“What reason do you have to be in the city?”
His quick response felt sharp. Feelings of futility came gushing to the surface and I felt my cheeks burn red.
“Well, I could work again,” I’d said, quietly, turning the stem of my glass, making small ripples in the cream-colored tablecloth. But Harry told me, once again, that it wasn’t appropriate for someone like me.
“We’ve already discussed this, Beatrice. You’re not a college girl anymore, or a farm girl for that matter. You’re a Bordeaux now and you should be proud of that.” He reached over the table and placed his hand on mine. “And it’s my job to take care of you now, to support you; don’t rob me of that, sweetheart.”
Something in me hesitated and I couldn’t quite tell why. I looked at the illustration again; everyone had a look of strange detachment, each person lost in his own world. Of course it would be a treat to summer all season long; who wouldn’t want that? But to be away from my husband four nights of the week left me uneasy. A tiny voice in my head told me it was a precarious situation, and suddenly that was the only voice I could hear.
* * *
We dined at the Manor’s seafood restaurant that first night in Montauk. The ceilings were high and the sound of laughter, chatter and clinking wineglasses mingled in the air and made me excited for our adventure ahead.
“Harry, let’s explore the town tomorrow and maybe even take a boat out; wouldn’t that be fun?”
“Not tomorrow, sweetheart, I’ve got archery, remember?”
“Oh,” I sighed, and looked at the menu. Local fluke, striped bass, lobster. “You know, now that I think of it, I remember my brother mentioning the name Montauk years ago.”
“Why would your brother have known anything about Montauk? It wasn’t even a destination to visit until a few years ago.”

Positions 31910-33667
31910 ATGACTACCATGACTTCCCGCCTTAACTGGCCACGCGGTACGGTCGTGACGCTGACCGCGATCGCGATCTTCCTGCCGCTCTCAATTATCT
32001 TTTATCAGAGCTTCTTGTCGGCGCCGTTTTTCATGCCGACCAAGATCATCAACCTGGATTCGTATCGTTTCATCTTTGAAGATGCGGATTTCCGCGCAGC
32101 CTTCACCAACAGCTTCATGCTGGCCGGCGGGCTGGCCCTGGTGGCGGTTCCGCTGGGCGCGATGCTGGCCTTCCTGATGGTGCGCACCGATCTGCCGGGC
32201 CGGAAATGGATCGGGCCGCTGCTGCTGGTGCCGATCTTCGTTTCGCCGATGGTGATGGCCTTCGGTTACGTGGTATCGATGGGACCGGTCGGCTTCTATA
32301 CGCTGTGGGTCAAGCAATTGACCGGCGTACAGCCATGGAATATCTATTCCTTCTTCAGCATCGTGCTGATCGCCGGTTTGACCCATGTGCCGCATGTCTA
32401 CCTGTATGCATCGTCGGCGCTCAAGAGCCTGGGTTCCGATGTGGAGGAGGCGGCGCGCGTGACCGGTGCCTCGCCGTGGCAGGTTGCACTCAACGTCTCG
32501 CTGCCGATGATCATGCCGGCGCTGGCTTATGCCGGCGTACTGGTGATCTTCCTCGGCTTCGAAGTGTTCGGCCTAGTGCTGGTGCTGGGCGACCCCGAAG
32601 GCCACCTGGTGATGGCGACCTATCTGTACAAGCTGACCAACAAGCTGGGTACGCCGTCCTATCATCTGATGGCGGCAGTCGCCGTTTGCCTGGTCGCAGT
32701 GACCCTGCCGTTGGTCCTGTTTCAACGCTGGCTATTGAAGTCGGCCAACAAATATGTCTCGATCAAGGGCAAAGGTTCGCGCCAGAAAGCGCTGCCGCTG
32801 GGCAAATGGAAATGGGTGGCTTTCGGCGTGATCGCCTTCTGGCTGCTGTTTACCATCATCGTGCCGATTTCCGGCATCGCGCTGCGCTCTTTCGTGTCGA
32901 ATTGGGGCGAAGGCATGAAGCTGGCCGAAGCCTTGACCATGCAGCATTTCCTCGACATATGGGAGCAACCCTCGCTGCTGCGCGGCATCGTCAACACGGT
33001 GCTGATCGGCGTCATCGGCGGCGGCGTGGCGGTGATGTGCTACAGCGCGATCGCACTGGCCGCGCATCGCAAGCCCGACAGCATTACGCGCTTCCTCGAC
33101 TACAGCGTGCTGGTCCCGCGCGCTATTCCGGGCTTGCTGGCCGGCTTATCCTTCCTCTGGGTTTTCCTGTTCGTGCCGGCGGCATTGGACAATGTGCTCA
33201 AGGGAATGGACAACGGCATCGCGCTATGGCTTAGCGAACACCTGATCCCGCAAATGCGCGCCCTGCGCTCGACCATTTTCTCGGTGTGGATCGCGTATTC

“I remember him telling me it was a little fishing town all the way out on the tip of Long Island and that he wanted to go there sometime to fish for bass.” I looked out the window; just the mention of him made my chest tighten. I focused on an elderly waiter putting all his effort into opening a window on the far side of the room that looked out into the night sky. I had the urge to get up and help him. Eventually he wrestled it open and I felt relieved by the cool, crisp ocean air on my bare arms.
“Darling, I don’t know why you bring up the topic of your brother; you get upset every time,” Harry admonished.
The next instant he started waving madly at a couple walking into the restaurant and insisted that they join us. “It’s Dr. and Mrs. Sanders,” he said in a whisper as they approached. “He knows a lot of people.”
It was quite an ordeal for the restaurant manager and another waiter to move a table next to ours so we could sit together and I wasn’t entirely sure the other couple was as enthusiastic as Harry about the arrangement, but he was insistent.
“So what do you think of this place?” Dr. Sanders asked once we were situated. “Pretty great, isn’t it?”
“It looks lovely,” I said, “though we haven’t had a chance to take it all in yet; we just arrived.”
“We summered here last year,” Mrs. Sanders said, touching my arm. “The swimming pool is beautiful—you’ll be spending a lot of time there, I’m sure, but wait until you see the beach and the boardwalk, it extends for more than half a mile along the ocean, oh, and the yacht club, it’s perfect, it really is, such a wonderful escape from the city.”
“We’re so lucky,” I said.
Harry lit a cigarette. “Have you put any money into this town yet, Doc?”
“Not yet, but I’m considering. We have a few properties in Miami, so I don’t know if it makes sense to invest in all of Fisher’s schemes. But I heard you’re going in big—I’m impressed.”
“With the way things are going,” Harry said in a hushed voice, “now’s the right time to buy in.”